It is unusual for me to start a painting with a conscious idea or concept. When I come into the studio, I’m trying to be present with the materials; later there is a kind of back and forth 'dialogue' between me and the work. The painting starts with a mark, a color, usually from a dirty brush. The history of my painting lives in those brushes and palette so I try not to clean them very often. At this point I'm looking rather than thinking. Looking could be out the window of the studio at the greens and other colors, but I am also looking nowhere or in which is like being in a transitional kind of space, maybe a slightly altered kind of mind-space. I'm not looking at the painting so much as being with the painting. I've written before that my intention is to paint without conscious intention. In the early part, it is important to just stay in that area of not-thinking. It is only near the end when editing is important, when I want to start thinking about the painting. Then I'm looking at the painting in a different way; looking at versus being with the painting. I suppose people think of that as painting intuitively, but there is a bit more to it than that.
I have learned a great deal from looking at art and also visiting with other artists and reading or talking about their processes. Artists are usually pretty generous so I’ve learned how to clean brushes, mix paints and medium. I’ve learned a lot that way. That said, I think I’ve mostly learned how to paint from doing it. And learning from experience that when I “try” too hard I usually fail. This is what I mean: for painting (or art in general) to work for me, it has to come less from technique, effort, and methods, and more from being really grounded in the making.
What kind of music do you listen to? Do you listen to music in the studio?
During the day I listen to my local NPR station- KCRW- in the studio as the shows cycle from news to music to various talk shows. There have been times when I listened to particular music as accompaniment- GusGus or Spoon or Flying Lotus or soundtracks like Synecdoche, NY, Never Let Me Go and so on. When my mother was dying I listened endlessly to Liz Phair’s Exile on Guyville. Sometimes now I need silence so I can hear birds.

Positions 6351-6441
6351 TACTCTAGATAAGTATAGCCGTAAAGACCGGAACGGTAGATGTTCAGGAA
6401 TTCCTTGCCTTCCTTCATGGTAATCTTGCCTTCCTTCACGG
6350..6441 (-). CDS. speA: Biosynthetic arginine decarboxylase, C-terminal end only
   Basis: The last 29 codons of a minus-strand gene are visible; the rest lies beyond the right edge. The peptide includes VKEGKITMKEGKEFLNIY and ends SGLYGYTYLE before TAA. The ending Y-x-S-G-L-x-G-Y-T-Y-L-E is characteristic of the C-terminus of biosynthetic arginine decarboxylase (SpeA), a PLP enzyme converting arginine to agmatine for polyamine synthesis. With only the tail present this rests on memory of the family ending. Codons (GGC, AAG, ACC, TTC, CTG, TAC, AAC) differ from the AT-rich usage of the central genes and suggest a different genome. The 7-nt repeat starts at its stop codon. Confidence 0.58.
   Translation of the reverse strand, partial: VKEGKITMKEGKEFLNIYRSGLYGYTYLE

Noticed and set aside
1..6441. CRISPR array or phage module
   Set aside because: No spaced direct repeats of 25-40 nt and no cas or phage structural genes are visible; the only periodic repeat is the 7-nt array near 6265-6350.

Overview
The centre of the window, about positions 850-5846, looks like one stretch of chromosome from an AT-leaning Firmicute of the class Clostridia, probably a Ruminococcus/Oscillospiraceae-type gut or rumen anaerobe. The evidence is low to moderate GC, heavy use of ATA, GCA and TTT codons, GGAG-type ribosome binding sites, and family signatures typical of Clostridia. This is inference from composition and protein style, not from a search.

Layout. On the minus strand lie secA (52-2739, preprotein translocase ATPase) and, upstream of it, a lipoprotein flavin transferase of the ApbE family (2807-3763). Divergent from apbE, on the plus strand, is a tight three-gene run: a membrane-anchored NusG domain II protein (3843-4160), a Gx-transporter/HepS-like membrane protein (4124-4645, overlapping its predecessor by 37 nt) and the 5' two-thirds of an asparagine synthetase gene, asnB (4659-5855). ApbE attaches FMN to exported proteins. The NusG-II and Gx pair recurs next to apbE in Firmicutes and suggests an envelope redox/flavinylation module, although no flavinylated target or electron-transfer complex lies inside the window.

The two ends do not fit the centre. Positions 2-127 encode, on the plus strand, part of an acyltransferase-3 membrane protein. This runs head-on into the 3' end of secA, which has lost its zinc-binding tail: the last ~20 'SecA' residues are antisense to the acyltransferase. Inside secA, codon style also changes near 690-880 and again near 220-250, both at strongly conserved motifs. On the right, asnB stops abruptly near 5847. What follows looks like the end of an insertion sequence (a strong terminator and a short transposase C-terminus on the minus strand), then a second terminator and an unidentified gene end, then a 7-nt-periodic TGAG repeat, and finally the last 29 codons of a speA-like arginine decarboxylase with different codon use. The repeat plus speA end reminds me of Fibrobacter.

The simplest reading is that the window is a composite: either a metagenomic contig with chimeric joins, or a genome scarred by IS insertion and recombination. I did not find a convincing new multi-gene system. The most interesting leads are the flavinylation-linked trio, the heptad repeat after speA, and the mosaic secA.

At night I stream shows, and although I rarely look up it has to be decent enough to listen to; if the shows are too good I can’t paint because I end up watching.
Tell us about your current body of work?
One long-term project is a series of gouaches on book pages. This has been an important component of my work during the past couple of years and I’m now painting into three books—actually one is completed, so two books are active. These are medical reference books, and I paint directly into the books leaving the pages intact. I suppose this functions a bit like a journal although it isn’t exactly sequential.
For another series, I started taking objects that belonged to my daughter and others into the studio. I suspect the objects have become stand-ins for loss. The materials undergo some process of transformation that involve breakage (in the case of glass) or painting (in the case of fabric or paper). I see a connection to Rodia’s Towers and to Kelley’s Memory Ware in the sense of reusing, repurposing, and re-contextualizing materials; but in my case re-sourcing the personal objects of loved ones allows them to function as relics or reliquaries. I suppose these works convey a state, being shattered, and maybe show how art is the way through a shattered existence.
What work in your portfolio do you consider your most pivotal accomplishment and why? Is there a work you consider to be transitional?